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135 Cards in this Set

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  • Back
Alpha radiation
A type of radiation consisting of a particle with two neutrons and two protons.
Beta radiation
A type of radiation consisting of an electron released from the nuclei of many fissionable atoms.
Boiling- water reactor (BWR)
A type of light water reactor in which steam is formed directly in the reactor and is used to generate electricity
Decontaminationg and disassembling a nuclear power plant and a safety disposing of a radioactive materials
The Property of the nucleus of some atoms that allows them to split into smaller particles.
Gamma radiation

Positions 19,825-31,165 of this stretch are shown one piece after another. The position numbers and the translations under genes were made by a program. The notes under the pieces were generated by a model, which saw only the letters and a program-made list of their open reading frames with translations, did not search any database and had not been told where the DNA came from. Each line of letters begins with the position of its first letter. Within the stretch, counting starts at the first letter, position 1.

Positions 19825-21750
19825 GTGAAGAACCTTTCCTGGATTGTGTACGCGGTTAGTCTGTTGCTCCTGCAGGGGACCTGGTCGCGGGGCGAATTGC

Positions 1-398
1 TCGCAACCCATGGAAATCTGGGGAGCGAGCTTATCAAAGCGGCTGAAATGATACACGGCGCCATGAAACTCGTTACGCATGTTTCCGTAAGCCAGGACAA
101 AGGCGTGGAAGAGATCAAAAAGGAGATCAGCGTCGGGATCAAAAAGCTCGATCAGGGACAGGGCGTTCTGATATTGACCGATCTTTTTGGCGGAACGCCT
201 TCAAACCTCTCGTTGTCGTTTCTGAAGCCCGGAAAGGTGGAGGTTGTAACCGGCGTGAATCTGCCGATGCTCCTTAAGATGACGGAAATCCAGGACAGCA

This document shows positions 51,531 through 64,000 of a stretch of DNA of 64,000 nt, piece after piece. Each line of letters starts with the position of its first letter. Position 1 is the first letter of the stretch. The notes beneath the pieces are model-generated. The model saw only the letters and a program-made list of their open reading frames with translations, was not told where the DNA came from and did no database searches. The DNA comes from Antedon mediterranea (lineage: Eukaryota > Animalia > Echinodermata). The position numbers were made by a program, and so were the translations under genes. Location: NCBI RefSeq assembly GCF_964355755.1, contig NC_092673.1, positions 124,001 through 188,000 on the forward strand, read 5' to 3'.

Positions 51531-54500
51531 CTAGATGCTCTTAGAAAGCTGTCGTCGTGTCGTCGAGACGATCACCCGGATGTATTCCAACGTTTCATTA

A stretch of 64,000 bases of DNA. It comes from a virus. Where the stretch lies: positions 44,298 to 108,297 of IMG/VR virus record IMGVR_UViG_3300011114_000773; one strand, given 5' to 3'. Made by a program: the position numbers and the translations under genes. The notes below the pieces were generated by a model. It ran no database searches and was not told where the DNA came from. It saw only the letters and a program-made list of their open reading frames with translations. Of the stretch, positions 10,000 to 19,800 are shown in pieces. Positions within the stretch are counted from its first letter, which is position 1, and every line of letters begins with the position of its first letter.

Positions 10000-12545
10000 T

A type of electromagnetic radiation that comes from disintegrationg atomic nuclei.
Gas-cooled rector
A type of nuclear reactor that uses graphite as a moderator and a carbon dioxide or helium as a coolant.
Heavy-water reactor
A type of nuclear reactor that uses the hydrogen isotope deuterium in the molecular structure of the coolant water.
Light-water reactor (LWR)
A nuclear reactor that uses ordinary water as a coolant.
Liquid metal fast-breeder reactor (LMFBR)
Nuclear fission reactor using liquid sodium as the moderator and heat transfer medium; produces radioactive plutonium – 235 which can be used as a nuclear fuel.
Material that absorbs the energy from neutrons released by fission
Nuclear breeder reactor
Nuclear fission reactor made to produce radioactive fuel from nonradiactive uranium and at the same time release energy to use in the generation of electricity.
Nuclear chain reactor